Endurance: A Year in Space by Scott Kelly

Endurance by Scott KellyWhen veteran astronaut Scott Kelly was selected for NASA’s first year-long mission in orbit, he opted to read the book Endurance: Shackleton’s Incredible Voyage by Alfred Lansing. The book reminded the Navy test pilot that his was not the most difficult mission of exploration undertaken nor was he in as dire straits as Ernest Shackleton’s harrowing voyage to Antarctica. But Kelly also decided to write about his own time in space and took the name of his book, Endurance: A Year in Space from Lansing’s book.

Kelly alternates between his time in space alongside cosmonaut Misha Korniyenko in an endurance mission intended to prepare for a mission to Mars and his life up to just before he and Korniuyenko left for Baikonour to launch.

The mission reveals the long-term physical, emotional, and personal effects of prolonged time in space. By having a twin brother, Mark, in the space program, NASA had the added bonus of a genetically identical control specimen to compare as Kelly remained on the ISS. But Kelly also talks about his childhood, he and Mark the sons of two New Jersey police officers, of his being a subpar student in high school and his first year in college, and how the book The Right Stuff changed his life. He enrolled in a merchant marine school, joined the Navy, became a test pilot, and found himself accepted into NASA as an astronaut candidate.

The space station is often this vague, cramped thing people float around inside on television. It makes the flights of the early Gemini, Voskhod, and Apollo missions seem distant and unreal, not changed by the space shuttles, Mir, and the ISS in the public imagination. An SNL skit with Tim Meadows and Chris Farley as flight controllers had Houston teasing the ISS crew while bored astronauts tried to make low-Earth orbit sound exciting.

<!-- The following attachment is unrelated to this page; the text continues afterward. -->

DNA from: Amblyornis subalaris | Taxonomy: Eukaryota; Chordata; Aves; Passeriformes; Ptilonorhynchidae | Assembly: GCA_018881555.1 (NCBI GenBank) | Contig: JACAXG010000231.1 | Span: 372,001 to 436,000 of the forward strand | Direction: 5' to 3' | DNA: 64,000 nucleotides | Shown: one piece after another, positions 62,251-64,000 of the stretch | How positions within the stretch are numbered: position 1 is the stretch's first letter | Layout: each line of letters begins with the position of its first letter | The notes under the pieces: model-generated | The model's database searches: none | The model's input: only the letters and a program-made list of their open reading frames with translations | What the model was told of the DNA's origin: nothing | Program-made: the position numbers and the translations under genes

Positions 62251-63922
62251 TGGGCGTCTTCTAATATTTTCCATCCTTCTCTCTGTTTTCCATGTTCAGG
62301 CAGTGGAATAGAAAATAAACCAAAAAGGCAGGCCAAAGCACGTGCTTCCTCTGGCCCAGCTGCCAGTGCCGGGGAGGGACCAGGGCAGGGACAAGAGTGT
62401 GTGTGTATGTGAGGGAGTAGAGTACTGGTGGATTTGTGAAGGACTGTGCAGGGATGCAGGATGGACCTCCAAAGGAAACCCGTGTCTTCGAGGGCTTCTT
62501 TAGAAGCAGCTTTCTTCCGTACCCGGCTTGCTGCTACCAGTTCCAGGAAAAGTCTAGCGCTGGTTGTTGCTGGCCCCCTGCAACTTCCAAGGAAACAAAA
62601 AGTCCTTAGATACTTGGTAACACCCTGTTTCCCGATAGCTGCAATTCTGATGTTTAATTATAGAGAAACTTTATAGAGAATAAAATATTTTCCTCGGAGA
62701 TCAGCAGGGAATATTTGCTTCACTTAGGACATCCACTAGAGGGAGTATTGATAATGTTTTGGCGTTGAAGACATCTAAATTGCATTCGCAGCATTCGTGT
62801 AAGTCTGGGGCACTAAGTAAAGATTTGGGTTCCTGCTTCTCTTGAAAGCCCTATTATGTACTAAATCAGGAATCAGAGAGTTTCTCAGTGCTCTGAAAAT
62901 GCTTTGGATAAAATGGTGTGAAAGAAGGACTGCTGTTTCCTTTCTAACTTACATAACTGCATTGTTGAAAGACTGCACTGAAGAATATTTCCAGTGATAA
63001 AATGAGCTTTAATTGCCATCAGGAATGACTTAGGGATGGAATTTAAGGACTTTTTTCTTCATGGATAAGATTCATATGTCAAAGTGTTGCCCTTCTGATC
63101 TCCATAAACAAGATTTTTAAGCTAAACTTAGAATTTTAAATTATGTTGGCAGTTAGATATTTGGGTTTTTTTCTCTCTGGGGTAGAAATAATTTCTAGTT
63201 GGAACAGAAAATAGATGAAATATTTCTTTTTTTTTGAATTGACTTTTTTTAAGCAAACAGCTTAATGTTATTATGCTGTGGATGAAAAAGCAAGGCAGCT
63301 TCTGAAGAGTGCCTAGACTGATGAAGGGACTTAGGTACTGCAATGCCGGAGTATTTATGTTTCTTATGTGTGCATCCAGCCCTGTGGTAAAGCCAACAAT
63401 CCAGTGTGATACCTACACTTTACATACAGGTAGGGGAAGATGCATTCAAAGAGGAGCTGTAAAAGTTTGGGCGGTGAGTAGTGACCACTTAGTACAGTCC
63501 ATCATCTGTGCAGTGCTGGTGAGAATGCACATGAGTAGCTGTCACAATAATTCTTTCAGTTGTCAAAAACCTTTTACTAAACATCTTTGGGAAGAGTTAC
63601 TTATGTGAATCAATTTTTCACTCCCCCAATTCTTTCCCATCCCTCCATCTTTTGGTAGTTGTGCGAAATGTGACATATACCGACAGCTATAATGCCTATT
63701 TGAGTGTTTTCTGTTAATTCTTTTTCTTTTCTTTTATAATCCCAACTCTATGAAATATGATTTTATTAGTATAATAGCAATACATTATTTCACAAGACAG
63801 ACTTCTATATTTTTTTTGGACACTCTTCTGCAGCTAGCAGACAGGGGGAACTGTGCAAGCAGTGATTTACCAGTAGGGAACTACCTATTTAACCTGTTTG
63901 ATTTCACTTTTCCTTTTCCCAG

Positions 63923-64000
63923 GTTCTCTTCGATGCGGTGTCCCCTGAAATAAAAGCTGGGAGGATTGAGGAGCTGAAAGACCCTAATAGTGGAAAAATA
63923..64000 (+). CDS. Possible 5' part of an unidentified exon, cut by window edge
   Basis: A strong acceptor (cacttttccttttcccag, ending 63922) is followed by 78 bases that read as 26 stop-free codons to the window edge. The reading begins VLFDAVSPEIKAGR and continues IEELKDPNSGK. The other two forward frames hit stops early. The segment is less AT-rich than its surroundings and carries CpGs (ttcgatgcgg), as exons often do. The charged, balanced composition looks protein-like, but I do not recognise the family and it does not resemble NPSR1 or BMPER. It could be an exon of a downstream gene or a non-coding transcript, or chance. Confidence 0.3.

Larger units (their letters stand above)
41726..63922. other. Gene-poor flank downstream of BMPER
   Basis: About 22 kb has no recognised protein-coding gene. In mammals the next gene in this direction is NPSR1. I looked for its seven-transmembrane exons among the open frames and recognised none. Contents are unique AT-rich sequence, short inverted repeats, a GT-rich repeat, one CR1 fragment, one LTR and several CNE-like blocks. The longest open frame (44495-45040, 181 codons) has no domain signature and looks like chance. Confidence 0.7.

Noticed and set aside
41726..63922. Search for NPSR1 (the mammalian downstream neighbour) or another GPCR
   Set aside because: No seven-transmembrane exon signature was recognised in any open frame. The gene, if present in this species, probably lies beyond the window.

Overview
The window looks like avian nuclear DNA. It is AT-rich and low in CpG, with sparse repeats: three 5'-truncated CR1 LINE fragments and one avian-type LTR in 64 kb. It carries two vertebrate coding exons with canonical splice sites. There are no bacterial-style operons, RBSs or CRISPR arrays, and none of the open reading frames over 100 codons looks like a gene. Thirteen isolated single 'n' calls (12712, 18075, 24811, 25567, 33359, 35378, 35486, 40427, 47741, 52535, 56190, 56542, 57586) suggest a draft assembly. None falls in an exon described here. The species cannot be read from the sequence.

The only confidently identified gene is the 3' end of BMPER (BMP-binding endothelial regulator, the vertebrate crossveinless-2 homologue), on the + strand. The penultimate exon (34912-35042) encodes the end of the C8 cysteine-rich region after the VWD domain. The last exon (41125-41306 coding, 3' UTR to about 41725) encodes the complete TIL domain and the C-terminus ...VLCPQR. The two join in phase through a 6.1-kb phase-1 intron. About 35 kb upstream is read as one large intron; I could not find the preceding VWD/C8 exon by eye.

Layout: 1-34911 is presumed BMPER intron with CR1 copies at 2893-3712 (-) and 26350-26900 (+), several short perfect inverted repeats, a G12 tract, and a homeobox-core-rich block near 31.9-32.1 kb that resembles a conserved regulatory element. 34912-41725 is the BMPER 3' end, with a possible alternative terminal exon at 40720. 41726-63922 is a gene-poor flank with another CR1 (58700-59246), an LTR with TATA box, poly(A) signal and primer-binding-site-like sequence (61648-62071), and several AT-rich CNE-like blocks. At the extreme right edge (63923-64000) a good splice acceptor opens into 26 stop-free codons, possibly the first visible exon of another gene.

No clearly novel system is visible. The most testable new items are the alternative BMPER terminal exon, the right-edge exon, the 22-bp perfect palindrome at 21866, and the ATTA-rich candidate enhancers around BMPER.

But Kelly paints a different picture. The ISS is a living space for up to nine people offering the most spectacular view of the world while cutting its crews off from it. Astronauts and cosmonauts now email and make phone calls from orbit, and they have to arrange how to pay bills and deal with mundane life matters. Days might be taken up with groundbreaking science and arduous engineering tasks (Take Kelly’s word for it. You really don’t want to do a space walk. Alexei Leonov and Ed White were the last space farers to enjoy the process.), it’s also filled with fixing balky zero-G toilets, keeping a not-quite-improved CO2 filtering system running, and watching food fly all over the place with weightlessness. It’s both lonely and fulfilling, but sometimes hard personally. Kelly’s sister-in-law, former Congresswoman Gabriella Giffords, was shot while Kelly was on an early long-term mission. Sometimes, the personal does interrupt the progress of science.

Another thing, which Kelly had to lecture a Congressman about from orbit, is that politics really does not exist in space. One of his crewmates during his year in orbit was a cosmonaut who waxed nostalgic about the old Soviet Union. Not the Cold War. He just missed the old days. But Kelly and his American colleagues saw only cultural differences between themselves and the Russians who live on the opposite side of the ship. Those differences led to far more improvements in how each space agency runs their missions than any diplomatic or military disputes ever could. They’re all space travelers.

Endurance: A Year in Space makes space travel real in a way only someone who’s lived in space can do. And only Kelly and his fellow astronauts and cosmonauts truly understand how the human race is benefiting from it all.